And then I took my first bite of the mutton masala. The first sensation was that of a walloping heat. The sort of heat that makes you sweat and yet smile in masochistic pleasure. And then I encountered my first bite of the mutton.
The meat was just as tender as the curry was fiery. Balancing each other out to create such a harmonious memorable dish. I just couldn’t get enough of the luscious, sensuous, soft and silky little cubes of mutton. With each bite my smile broadened with ‘love me tender’ written all over my face.
I had my mutton with vade… the Maharashtrian ‘multi-grain’ puri made from a dough of rice, corn, udad daal, channa daal, black pepper, coriander and methi seeds. I’ve had vades before which were too oily. The ones at Kshirsagar were fried just right and the grainy texture of the puris combined so well with the mutton masala. Much better than the steamed rice that came later. For some reason Malvani (Maharashtrian coastal) preparations taste a lot better for me with rotis or vades than the local favourite of steamed rice.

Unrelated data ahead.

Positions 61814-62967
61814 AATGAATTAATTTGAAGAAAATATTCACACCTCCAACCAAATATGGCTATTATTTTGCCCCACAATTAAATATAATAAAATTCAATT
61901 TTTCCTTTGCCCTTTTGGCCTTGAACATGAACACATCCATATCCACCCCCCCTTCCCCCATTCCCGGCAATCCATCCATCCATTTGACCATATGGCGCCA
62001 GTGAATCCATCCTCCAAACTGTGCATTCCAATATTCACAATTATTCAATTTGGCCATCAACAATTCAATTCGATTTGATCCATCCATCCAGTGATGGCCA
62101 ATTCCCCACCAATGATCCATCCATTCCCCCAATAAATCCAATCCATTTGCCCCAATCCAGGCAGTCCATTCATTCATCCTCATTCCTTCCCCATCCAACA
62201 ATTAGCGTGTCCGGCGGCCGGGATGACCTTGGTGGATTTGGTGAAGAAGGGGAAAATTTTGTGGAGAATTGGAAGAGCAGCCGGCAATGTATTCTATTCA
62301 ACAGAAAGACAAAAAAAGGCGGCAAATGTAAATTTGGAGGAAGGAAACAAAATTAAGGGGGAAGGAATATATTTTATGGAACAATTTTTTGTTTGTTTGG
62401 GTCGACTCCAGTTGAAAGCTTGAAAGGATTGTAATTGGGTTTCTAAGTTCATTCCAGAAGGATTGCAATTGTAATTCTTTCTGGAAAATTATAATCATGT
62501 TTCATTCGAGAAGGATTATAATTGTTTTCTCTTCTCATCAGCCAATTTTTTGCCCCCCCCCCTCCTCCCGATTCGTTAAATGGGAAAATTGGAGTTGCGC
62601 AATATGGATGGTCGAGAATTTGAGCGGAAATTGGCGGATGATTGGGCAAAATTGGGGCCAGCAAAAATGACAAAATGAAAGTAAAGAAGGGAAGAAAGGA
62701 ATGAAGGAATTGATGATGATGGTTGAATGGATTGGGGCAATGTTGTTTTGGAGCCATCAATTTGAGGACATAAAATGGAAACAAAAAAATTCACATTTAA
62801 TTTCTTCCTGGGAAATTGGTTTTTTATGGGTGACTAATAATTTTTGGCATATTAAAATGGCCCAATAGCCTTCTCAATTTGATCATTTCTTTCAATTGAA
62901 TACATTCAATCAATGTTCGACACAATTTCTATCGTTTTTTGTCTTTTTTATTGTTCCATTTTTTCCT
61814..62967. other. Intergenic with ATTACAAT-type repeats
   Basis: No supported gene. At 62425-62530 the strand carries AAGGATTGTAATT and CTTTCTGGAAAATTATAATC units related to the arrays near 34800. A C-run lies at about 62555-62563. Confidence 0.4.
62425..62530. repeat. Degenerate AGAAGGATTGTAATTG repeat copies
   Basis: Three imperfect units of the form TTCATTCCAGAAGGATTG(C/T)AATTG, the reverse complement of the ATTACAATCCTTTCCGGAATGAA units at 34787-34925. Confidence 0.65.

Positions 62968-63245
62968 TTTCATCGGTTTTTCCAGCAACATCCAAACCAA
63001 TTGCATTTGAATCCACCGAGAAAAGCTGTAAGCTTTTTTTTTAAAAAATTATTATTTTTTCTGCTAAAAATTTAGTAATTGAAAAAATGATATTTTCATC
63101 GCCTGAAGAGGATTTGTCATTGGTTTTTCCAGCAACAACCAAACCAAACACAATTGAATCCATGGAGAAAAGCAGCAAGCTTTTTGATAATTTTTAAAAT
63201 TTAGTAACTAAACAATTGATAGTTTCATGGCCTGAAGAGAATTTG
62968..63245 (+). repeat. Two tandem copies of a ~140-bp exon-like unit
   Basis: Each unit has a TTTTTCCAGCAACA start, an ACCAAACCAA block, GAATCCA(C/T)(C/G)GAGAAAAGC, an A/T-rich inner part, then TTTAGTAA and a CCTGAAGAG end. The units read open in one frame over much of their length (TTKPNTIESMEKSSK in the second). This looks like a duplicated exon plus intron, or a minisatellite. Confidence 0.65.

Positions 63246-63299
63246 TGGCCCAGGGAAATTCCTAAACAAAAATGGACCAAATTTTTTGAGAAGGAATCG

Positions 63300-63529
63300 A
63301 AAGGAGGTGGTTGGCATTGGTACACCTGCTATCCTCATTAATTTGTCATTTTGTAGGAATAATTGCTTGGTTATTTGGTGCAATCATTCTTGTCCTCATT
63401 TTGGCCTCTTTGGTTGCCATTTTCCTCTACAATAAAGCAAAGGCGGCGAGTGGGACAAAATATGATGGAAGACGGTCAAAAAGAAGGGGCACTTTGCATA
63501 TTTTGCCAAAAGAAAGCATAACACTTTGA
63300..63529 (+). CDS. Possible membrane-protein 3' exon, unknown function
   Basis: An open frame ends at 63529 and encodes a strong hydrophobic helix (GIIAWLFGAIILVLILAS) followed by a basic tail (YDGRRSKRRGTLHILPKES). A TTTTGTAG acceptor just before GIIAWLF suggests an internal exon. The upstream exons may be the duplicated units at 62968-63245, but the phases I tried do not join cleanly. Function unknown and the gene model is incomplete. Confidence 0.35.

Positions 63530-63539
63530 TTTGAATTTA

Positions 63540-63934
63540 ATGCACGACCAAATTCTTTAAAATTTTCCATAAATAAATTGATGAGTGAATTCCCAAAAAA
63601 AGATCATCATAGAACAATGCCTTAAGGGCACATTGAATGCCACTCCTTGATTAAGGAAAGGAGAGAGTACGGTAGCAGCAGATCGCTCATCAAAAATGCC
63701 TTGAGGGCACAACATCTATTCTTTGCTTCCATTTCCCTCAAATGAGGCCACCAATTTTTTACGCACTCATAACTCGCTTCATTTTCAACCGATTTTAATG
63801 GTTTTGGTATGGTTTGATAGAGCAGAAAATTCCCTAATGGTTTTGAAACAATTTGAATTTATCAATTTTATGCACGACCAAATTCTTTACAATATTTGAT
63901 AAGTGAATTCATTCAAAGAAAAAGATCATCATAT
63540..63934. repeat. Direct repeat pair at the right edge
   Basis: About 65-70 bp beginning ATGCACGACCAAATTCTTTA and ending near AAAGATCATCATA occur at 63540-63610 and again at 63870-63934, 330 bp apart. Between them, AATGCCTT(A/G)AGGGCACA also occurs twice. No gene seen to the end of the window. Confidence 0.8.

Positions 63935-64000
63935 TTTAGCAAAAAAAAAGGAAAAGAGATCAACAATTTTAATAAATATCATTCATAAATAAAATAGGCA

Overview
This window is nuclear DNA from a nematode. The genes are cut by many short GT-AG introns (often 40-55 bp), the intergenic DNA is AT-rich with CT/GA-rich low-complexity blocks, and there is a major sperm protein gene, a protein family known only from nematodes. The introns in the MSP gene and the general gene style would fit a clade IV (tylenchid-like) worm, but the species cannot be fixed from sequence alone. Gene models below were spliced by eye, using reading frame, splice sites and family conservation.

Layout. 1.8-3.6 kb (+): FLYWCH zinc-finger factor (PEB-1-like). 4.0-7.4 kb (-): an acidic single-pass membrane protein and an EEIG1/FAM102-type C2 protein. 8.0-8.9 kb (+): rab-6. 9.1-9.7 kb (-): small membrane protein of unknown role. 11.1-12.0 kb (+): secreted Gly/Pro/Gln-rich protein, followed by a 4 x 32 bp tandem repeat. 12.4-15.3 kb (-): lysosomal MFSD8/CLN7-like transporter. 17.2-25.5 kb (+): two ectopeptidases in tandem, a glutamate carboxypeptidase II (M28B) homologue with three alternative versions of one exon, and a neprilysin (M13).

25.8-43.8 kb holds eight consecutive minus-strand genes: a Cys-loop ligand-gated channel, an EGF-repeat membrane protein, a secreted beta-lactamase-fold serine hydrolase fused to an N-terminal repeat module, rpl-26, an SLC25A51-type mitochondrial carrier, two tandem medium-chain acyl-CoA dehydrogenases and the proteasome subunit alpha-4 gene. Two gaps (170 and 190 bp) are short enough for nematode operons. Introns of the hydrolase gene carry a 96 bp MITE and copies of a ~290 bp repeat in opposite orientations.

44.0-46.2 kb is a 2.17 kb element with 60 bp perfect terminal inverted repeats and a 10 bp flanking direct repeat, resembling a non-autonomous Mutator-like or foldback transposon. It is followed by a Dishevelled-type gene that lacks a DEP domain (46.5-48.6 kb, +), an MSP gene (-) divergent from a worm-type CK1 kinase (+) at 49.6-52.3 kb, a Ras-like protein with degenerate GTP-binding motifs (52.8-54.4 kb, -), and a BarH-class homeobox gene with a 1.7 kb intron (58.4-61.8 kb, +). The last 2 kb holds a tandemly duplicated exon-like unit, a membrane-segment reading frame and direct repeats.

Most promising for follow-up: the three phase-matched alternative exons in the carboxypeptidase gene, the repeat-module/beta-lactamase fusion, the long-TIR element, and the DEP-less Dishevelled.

There was also a very sharp coriander and green chilli chutney which was full flavoured and combined very well with the chutney. It had a certain rustic purity to it which transcended to the sol kadi too…everything at Kshirsagar seemed a lot simpler than what what one gets at other restaurants. Spoke straight to to the heart.
Lunch done I met Mr Gopal Totaram Gore at the counter.
Gopal Bhau is the octogenarian owner of Kshirsagar. He set up the restaurant fifty years back. Bringing the treasures of his native Malvan to feed the workers of Mumbai.
The mutton thali that cost me Rs 130 (1.5 USD) today was priced at 80 paisa or 0.8 Rs when he started 50 years back. Gopal Bhau gave me a single toothed smile when I said that he must have seen a lot of changes around him. The latest of course are the pillars for the Metro coming up.